Verdandi
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29 Oct 2011, 10:57 pm

Mdyar wrote:
Really. So there are autistics that have NT ToM? And the inability to read body language is not central to having an NT ToM?


Is the ability to read words central to having a ToM? Is the ability to tell hot from cold? Is the ability to listen to music and feel sad or happy because of it? Is the ability to look at, listen to, taste, smell, touch anything and derive something from it central to having theory of mind?

Not being able to read body language means not being able to intuit emotions or whatever from body language. It may very well be that having access to the information one gets from body language would show that theory of mind is present, but that one cannot - for whatever reason - access that information. Theory of mind does not need to cause a deficit in nonverbal communication, although the ability to exercise theory of mind can certainly be lacking without the ability to perceive and/or interpret the input.

There's really not very much to support the idea that theory of mind is central to autism except the assumption that the deficit always goes one way. Also, the use of linguistically complicated word problems to test people who typically have language comprehension difficulties. It seems like most of the people who are really wedded to the idea of "Theory of mind deficits are the core feature of autism" are not themselves autistic and don't seem to be all that interested in what autistic people have to say about this, or about the many various ways cognition and perception are affected.

Oh, and read that actual paper I linked. It goes into a lot of detail about the flaws in the research used to establish the theory that "theory of mind deficits are central to autism."



Last edited by Verdandi on 29 Oct 2011, 11:11 pm, edited 1 time in total.

btbnnyr
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29 Oct 2011, 11:05 pm

If you define ToM as the ability to mentalize about others, then I'm pretty sure that most of the autistic people on WP have this ability. We can mentalize about others by simulating, subconsciously, that others are generally like ourselves in our thoughts and feelings in response to all kinds of stimuli. Call that autistic ToM.

If you define ToM as the ability to mentalize about others according to the NT pattern, aka NT ToM, then I'm pretty sure that autistics do not have this ability and must think things through like one would think about a science experiment. As NTs would have to do to gain any understanding of autistic ToM.

One example of autistic ToM: I like to be told blunt honest opinions, even if it means that e.g. my jeans make my butt look big. Someone asks me that same question. I simulate them, subconsciously, through my autistic ToM, know without any doubt that they want to be told what I really think, and tell them what I really think. This kind of thing I did all the time up until my diagnosis, when I learned for the first time that not everyone on Earth had my kind of ToM, and the large majority of people have a different kind of ToM, and the large majority of people do not want you to tell them what you really think. They want you to tell them that all is well with their outfit and by extension themselves. From my perspective, this way of thinking is approaching madness. Why ask me for my opinion if you don't really want to hear it? But now I understand that this is how a different kind of mind works.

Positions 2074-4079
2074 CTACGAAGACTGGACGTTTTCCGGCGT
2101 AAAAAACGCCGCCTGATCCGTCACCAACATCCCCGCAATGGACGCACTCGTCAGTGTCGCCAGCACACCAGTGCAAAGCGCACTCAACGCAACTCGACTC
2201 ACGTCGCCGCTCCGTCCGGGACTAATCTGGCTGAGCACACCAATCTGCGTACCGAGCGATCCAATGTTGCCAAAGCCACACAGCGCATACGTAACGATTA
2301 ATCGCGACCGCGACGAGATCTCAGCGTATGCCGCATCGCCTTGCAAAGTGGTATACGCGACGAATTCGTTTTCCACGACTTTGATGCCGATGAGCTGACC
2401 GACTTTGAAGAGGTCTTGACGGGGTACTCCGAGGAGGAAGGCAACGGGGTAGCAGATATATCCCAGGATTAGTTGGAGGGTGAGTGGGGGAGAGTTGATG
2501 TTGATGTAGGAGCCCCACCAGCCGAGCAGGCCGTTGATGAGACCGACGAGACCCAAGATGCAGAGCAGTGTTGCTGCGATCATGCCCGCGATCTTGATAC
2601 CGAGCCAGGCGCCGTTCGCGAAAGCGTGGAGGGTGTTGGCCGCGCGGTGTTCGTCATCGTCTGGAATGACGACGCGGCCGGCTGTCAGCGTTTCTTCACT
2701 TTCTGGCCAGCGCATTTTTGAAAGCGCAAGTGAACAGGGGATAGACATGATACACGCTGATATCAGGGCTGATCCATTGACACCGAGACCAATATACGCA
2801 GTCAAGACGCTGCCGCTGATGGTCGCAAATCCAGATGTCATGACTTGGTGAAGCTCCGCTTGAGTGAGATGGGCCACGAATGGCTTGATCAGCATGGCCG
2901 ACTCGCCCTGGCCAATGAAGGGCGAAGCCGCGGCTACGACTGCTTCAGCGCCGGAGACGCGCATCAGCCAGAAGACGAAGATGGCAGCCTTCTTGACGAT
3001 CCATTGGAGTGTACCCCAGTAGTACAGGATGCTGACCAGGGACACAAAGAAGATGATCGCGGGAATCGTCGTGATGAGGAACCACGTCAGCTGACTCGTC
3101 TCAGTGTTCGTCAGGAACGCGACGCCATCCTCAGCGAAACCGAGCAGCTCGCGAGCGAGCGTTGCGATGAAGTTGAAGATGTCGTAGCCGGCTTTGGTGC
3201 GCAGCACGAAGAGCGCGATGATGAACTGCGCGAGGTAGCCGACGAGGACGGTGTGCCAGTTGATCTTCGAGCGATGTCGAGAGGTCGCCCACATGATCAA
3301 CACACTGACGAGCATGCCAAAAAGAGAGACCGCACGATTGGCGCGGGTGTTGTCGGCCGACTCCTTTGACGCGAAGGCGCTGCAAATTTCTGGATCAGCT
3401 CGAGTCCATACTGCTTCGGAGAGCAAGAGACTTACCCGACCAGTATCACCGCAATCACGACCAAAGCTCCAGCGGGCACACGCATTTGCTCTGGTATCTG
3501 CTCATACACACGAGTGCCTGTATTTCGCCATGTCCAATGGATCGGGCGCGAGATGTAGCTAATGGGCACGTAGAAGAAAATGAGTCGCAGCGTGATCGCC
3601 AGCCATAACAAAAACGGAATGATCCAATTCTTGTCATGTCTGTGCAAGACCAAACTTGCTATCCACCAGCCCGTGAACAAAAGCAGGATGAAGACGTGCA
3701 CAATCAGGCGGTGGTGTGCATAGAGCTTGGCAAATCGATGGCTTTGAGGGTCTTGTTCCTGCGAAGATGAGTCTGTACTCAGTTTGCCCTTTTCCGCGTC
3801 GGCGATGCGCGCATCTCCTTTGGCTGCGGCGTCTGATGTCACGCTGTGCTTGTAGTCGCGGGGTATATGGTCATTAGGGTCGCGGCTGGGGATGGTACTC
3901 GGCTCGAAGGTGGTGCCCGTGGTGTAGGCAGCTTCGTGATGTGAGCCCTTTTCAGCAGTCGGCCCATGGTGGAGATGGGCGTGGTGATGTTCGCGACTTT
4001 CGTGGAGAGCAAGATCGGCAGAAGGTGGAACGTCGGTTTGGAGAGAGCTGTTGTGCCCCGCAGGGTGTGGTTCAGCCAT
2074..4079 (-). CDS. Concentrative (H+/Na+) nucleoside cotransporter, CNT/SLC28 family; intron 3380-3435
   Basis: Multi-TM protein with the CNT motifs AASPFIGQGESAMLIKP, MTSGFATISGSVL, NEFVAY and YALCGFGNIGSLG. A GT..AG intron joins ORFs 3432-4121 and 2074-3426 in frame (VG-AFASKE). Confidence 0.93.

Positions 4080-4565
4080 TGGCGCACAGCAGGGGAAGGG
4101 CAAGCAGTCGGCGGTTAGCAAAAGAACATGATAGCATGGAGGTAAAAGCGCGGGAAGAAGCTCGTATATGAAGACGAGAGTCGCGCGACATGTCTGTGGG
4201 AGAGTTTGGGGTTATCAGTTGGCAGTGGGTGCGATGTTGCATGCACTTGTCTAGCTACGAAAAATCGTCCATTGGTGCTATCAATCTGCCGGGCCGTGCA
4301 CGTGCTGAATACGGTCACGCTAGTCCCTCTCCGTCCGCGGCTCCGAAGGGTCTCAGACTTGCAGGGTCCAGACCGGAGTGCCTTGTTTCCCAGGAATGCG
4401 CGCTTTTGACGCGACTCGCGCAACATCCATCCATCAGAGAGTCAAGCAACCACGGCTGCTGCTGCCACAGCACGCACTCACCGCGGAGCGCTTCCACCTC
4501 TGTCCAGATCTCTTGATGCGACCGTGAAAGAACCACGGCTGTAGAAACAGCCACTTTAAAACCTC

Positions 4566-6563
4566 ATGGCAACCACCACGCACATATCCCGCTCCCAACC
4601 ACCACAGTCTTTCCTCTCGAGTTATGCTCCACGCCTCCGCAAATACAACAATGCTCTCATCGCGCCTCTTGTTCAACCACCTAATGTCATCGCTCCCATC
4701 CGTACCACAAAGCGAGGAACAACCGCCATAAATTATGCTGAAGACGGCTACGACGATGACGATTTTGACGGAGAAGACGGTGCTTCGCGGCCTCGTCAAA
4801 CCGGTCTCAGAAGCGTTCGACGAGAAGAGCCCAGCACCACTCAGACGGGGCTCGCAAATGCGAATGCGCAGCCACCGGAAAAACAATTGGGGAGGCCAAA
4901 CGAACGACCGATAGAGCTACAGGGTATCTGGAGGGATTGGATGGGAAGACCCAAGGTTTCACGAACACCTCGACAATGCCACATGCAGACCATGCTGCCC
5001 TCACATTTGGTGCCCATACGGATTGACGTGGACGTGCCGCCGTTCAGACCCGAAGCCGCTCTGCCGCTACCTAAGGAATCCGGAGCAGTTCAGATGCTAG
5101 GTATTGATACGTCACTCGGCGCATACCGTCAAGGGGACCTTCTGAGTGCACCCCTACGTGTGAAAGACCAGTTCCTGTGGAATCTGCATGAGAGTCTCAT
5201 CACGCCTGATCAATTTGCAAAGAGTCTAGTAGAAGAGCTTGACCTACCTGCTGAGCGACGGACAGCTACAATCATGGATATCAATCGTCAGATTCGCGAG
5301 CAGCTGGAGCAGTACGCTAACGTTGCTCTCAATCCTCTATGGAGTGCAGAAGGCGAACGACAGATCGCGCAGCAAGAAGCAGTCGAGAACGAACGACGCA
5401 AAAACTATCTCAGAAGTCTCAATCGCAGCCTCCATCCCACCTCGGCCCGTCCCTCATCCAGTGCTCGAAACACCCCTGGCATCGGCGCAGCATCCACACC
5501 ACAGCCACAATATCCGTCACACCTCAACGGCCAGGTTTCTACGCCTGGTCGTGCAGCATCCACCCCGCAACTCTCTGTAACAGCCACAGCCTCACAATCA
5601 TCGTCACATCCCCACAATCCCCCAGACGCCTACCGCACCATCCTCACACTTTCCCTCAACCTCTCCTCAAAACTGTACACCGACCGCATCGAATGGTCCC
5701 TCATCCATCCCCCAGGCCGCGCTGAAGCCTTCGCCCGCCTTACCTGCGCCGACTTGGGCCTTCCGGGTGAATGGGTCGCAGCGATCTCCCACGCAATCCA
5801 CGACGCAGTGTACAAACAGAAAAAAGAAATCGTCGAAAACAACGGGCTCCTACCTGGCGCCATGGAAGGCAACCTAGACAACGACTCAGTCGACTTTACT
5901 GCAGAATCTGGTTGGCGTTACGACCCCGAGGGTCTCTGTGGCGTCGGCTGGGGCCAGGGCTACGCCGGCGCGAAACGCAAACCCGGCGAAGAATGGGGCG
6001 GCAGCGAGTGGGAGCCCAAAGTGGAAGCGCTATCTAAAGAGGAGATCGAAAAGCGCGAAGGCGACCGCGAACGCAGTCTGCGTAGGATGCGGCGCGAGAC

btbnnyr
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29 Oct 2011, 11:16 pm

In terms of non-verbal cues, NTs definitely have deficits in non-verbal processing if the non-verbal cues of autistics are set as the standard.

For example, when I make and hold eye contact with someone, what I am thinking is that I want that person to go away and leave me alone. This cue is always interpreted as me wanting to the other person to stay and talk to me.

When I am writing on my computer and stimming, that means that I can be interrupted, but I will be somewhat annoyed. When I am writing on my computer and not stimming, that means that I cannot be interrupted at this time, not at all, and interruption may lead to meltdown. When I am staring into space and not stimming, that means that I can be interrupted, but interrupting me at that point is like waking me up from an awesome dream.



Verdandi
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29 Oct 2011, 11:20 pm

Oh, indeed. And several autistic people have reported being able to experience nonverbal communication from other autistic people. I know that I got along with a nonverbal autistic child like nobody else, including his own parents. He would show me his toys and follow me around, and we had interactions that his parents asked "How did you get him to do that?" He never showed anyone else his toys, nor did he follow anyone around. At the time, I didn't know I was autistic, but I've heard other autistic adults describe similar experiences.

I also find it extremely easy to read feline and canine body language where other people seem to wildly misinterpret their intentions and punish them for behavior that is extremely easy to accommodate.



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29 Oct 2011, 11:38 pm

Verdandi wrote:
Oh, indeed. And several autistic people have reported being able to experience nonverbal communication from other autistic people. I know that I got along with a nonverbal autistic child like nobody else, including his own parents. He would show me his toys and follow me around, and we had interactions that his parents asked "How did you get him to do that?" He never showed anyone else his toys, nor did he follow anyone around. At the time, I didn't know I was autistic, but I've heard other autistic adults describe similar experiences.

I also find it extremely easy to read feline and canine body language where other people seem to wildly misinterpret their intentions and punish them for behavior that is extremely easy to accommodate.


This seems to suggest that the "autistic perception" that underlies this "autistic ToM" is the same kind of fundamental perception shared by animals (Temple Grandin understood cows better than neurotypicals, too.), and that the "neurotypical perception" underlying the neurotypical ToM is a perception that's more evolved and advanced than the autistic perception, as (almost all) humans are obviously evolutionarily superior to animals.